4.1  Gradient Episodic Memory

In this section, we provide a brief overview of GEM (Lopez-Paz & Ranzato, 2017) and how is it used for alleviating catastrophic forgetting while ensuring positive transfer on the backward tasks.

The basic idea is to store some input examples corresponding to each task (that the model has been trained on so far) in a memory buffer B. In practice, the buffer would have a fixed size, say, Bsize. If we know T, the number of tasks that the model would encounter, we could reserve Bsize/T number of slots for each task. Alternatively, we could start with the first task, using all the slots for storing the examples from the first task. As we progress through tasks, we keep reducing the number of memory slots per task. While selecting the examples to store in the buffer, we save just the last few examples from each task. Specifically, we store only one minibatch of examples (10 examples) per task and find that even these small amounts of data are sufficient.

As the model is training on the lth task, care is taken to ensure that the current gradient updates do not increase the loss on the examples already saved in the memory. This is achieved as follows. Given that the model is training on the lth task, we first compute the parameter gradient with respect to the data for the current task, which we denote as the current task gradient, gl. Then a parameter gradient is computed corresponding to each of the previous tasks and is denoted as the previous task gradient. If the current gradient gl increases the loss on any of the previous tasks, it is projected to the closest gradient gl˜ (where closeness is measured in terms of the L2 norm) such that the condition is not violated. Whether the current task gradient increases the loss on any of the previous tasks can be checked by computing the dot product between the current task gradient and the previous task gradient (corresponding to the given previous task). The projected gradient update gl˜ can be obtained by solving the following set of equations:
minimizegl˜12gl-gl˜22subjecttogl˜,gk0forallk<l.
(4.1)
To solve equation 4.1 efficiently, the authors use the primal of a quadratic program (QP) with inequality constraints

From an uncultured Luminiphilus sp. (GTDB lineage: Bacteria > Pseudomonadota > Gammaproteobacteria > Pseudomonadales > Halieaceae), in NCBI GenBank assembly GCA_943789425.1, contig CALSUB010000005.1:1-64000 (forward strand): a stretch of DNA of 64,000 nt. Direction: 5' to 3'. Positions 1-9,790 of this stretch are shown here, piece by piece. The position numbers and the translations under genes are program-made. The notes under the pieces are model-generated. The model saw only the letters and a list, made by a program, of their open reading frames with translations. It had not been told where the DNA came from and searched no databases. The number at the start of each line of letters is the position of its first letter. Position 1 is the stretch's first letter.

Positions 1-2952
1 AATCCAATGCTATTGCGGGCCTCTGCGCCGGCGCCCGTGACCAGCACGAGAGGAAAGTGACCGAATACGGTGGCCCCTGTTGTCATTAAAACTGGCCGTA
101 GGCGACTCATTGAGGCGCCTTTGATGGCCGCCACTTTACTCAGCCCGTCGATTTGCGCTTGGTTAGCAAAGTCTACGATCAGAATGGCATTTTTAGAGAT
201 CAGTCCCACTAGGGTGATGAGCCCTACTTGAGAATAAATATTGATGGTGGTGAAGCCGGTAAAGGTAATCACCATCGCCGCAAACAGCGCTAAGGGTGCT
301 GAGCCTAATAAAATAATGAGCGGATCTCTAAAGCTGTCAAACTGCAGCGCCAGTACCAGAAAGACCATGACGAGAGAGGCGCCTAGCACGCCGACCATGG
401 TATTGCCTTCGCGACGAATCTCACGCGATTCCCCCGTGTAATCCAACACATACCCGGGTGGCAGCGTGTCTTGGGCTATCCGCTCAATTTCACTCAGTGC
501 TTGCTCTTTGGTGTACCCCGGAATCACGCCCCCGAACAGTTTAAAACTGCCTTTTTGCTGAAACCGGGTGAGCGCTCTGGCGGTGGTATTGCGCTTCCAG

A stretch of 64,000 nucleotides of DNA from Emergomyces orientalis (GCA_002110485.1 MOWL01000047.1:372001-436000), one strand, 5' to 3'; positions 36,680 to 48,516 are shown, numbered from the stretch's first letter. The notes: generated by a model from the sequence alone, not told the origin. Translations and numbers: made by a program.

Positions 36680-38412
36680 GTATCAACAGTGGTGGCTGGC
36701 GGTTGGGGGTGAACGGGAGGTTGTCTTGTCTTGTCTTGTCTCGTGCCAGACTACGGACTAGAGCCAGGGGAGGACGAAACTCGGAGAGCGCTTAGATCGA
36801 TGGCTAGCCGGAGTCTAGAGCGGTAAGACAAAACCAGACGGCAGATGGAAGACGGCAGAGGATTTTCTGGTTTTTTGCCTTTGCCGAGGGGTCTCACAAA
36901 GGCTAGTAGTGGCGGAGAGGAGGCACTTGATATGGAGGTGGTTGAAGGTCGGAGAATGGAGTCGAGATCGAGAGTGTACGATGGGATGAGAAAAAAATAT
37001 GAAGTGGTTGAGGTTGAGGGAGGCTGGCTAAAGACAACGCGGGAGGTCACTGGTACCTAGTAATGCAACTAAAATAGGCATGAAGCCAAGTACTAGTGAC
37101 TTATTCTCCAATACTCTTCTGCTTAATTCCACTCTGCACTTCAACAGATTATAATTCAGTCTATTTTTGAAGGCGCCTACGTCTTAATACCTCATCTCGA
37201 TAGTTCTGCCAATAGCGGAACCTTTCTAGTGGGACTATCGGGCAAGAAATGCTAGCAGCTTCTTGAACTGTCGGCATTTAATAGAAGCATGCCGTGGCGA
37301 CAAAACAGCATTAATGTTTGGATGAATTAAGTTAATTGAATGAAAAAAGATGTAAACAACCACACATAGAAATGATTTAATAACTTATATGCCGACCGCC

minimizez12zCz+pz,subjecttoAzb,
(4.2)
where CRp×p, pRp, AR(t-1)×p, and bRt-1. The dual problem of equation 4.2 is
minimizeu,v12uCu-bvsubjecttoAv-Cu=p,v0.
(4.3)
If (u,v) is a solution to equation 4.3, then there is a solution z to equation 4.2 satisfying Cz=Cu (Dorn, 1960).
The primal GEM QP, equation 4.1, can be rewritten as
minimizez12zz-gz+12gg,subjecttoGz0,
where G=-(g1,,gt-1), and the constant term gg is discarded. This new equation is a QP on p variables (where p is the number of parameters of the neural network). Since the network could have a lot of parameters, it is not feasible to solve this equation, and the dual of the GEM QP is considered:
minimizev12vGGv+gGv,subjecttov0,
(4.4)
since u=Gv+g and the term gg is constant. This is a QP on t-1p variables (where t is the number of observed tasks so far). The solution for the dual problem, equation 4.4, v, can be used to recover the projected gradient update as g˜=Gv+g. The authors recommend adding a small constant γ0 to v, which helps to bias the gradient projection to updates that favored beneficial backward transfer.

We refer to this projection step as computing the GEM gradient and the resulting update as the GEM update. Since the projected gradient is only constrained to not increase the loss on the previous examples, a beneficial backward transfer is possible.

There are several downsides of using the GEM model. First, the projection of the current task gradient regularizes the model, thereby decreasing its effective capacity. This effect can be seen in Figure 2 where for all the three task distributions, the green curve (large LSTM model, which does not use the GEM update) consistently outperforms the the red curve (LSTM model, which uses the GEM update) in terms of both current task accuracy and number of tasks completed. We counter this limitation by using the functional transformations to enable capacity expansion. Another downside is the cost, in terms of both computation and memory, of storing and rehearsing over the previous examples. We found that for all our experiments, storing just 10 examples per task is sufficient to benefit from the GEM model. Hence, the memory footprint of storing the training examples is very small and almost negligible as compared to the memory cost of persisting with different copies of the model. The computational overhead of computing the GEM gradient could be reduced to some extent by controlling the frequency at which the model rehearses using the previous examples and future work could look at a more systematic approach to eliminate or reduce this computational cost.